GDP estimates are plunging but are still too high. A recession is on the near horizon.
GDPNow Data from the Atlanta Fed, Chart by Mish
The GDPNow Forecast was at 2.5 percent on the May 17 retail sales report. It's now 1.3 percent and falling fast.
This snip is from June 1.
The GDPNow model estimate for real GDP growth (seasonally adjusted annual rate) in the second quarter of 2022 is 1.3 percent on June 1, down from 1.9 percent on May 27. After this morning's Manufacturing ISM Report On Business from the Institute for Supply Management, and this morning’s construction spending report from the US Census Bureau, the nowcasts of second-quarter real personal consumption expenditures growth and real gross private domestic investment growth declined from 4.7 percent and -6.4 percent, respectively, to 4.4 percent and -8.2 percent, respectively.
1.3 percent is below the stall rate. However, Real Final Sales is the number to watch.
That's the true bottom line number for the economy. The rest is inventory adjustment which nets to zero over time.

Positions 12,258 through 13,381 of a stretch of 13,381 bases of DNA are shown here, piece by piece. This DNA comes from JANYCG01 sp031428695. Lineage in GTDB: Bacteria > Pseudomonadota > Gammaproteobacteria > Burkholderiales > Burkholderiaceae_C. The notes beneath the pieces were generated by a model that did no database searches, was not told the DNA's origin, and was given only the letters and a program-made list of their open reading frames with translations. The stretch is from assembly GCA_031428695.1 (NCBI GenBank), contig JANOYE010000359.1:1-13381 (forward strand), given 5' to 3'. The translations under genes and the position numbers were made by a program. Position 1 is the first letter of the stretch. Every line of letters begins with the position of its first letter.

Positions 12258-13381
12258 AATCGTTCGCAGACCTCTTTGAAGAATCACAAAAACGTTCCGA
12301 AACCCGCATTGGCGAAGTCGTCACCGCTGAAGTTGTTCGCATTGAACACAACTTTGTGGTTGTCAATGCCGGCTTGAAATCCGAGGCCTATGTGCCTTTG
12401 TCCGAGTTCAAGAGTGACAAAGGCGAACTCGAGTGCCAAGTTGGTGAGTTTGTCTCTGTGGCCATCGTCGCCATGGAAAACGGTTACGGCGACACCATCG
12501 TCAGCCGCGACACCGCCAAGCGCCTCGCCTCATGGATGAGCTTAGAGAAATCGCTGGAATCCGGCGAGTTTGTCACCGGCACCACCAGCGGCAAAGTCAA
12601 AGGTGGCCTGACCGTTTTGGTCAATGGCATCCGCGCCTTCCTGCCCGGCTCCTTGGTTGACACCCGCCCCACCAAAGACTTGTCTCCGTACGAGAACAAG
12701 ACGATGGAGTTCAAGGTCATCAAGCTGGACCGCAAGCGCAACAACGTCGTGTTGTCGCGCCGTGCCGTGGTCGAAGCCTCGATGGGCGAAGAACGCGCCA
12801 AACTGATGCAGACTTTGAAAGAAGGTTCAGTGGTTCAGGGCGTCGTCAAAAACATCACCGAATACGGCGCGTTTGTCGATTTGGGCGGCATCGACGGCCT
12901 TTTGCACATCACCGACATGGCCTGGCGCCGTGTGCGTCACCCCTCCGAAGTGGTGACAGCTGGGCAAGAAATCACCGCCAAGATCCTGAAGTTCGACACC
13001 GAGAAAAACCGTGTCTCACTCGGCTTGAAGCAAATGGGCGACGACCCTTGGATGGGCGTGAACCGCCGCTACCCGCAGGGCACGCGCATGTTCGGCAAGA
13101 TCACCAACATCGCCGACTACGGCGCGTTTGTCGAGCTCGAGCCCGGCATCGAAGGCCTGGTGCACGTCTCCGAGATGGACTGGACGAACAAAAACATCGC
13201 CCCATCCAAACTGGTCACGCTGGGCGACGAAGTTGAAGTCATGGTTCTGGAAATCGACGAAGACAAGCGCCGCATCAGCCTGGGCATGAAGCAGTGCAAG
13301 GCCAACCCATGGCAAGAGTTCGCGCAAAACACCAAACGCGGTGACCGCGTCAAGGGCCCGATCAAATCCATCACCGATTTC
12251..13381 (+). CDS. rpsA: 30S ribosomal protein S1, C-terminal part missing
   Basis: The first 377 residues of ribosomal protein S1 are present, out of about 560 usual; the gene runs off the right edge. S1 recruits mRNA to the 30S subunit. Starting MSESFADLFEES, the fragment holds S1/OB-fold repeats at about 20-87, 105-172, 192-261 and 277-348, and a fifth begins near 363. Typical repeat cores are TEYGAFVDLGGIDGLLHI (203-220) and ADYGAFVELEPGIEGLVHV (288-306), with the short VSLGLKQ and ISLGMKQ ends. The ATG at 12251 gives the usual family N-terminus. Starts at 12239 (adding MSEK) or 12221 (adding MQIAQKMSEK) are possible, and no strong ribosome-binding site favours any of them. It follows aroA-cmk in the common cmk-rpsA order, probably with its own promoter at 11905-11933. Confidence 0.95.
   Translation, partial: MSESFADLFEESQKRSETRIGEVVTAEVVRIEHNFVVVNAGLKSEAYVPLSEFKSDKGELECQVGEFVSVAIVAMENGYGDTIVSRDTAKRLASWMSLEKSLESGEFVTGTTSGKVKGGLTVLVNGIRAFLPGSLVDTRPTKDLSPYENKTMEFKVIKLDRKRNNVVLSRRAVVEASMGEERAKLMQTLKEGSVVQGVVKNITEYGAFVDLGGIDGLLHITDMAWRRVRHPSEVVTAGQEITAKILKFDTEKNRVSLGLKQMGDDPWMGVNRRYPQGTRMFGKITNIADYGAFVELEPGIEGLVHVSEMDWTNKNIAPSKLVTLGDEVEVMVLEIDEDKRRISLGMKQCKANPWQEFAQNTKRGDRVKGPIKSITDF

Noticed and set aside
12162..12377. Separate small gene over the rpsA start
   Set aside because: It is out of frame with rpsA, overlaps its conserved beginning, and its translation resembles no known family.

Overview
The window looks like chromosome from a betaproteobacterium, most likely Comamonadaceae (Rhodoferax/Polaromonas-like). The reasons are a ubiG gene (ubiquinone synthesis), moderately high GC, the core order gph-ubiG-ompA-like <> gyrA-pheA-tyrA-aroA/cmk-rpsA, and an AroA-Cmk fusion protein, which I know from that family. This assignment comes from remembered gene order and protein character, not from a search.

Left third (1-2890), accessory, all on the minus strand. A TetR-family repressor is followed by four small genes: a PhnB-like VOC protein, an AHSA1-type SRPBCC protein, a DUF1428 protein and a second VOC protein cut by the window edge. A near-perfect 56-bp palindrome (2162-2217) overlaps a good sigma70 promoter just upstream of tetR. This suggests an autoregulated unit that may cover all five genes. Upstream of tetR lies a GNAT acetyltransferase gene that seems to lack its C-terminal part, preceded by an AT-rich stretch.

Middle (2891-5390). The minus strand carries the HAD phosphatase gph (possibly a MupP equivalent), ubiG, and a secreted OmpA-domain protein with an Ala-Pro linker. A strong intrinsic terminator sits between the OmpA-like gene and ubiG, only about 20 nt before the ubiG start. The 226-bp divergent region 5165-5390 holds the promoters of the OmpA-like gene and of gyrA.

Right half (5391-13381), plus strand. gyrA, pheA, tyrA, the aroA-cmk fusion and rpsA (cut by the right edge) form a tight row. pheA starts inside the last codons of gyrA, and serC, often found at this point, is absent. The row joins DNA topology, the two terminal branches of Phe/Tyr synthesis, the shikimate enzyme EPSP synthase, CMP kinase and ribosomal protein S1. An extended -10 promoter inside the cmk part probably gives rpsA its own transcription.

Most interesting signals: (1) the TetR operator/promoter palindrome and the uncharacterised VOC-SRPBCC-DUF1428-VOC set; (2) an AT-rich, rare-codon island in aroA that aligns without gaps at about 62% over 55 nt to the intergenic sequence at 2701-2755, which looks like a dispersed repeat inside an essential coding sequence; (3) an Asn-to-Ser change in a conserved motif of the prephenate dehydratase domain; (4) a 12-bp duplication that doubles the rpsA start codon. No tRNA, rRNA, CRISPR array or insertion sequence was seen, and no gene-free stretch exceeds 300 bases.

The GDPNow estimate for Real Final Sales is a very respectable 2.9 percent.
Why the Recession Call?
On April 28, I reported GDP Declines 1.4% in First Quarter of 2022 Sounding Recession Bells
Economists missed the mark badly as GDP shrunk along with real final sales.
Real final sales was negative in the first quarter and I expect a repeat in the second quarter because I do not believe retail sales will hold up.
On May 17, I noted Retail Sales Easily Beat Expectations, US Treasury Yields Jump in Response
However, the next day I noted Target Plunges 25%, What About Yesterday's Big Retail Sales Blowout?
The advance retail sales reports by the commerce department were stunning. Reports by Target and Walmart strongly suggest something else.
Car sales in April were also a disaster.
Automotive News reports Market loses more steam; SAAR tumbles to 2022 low
May U.S. auto sales: Ford, Toyota, Honda, Hyundai, Kia, Subaru post declines behind choked supply chains, tough comparison to robust May 2021
Add it all up and retail sales are crashing. A recession is now on the near horizon.
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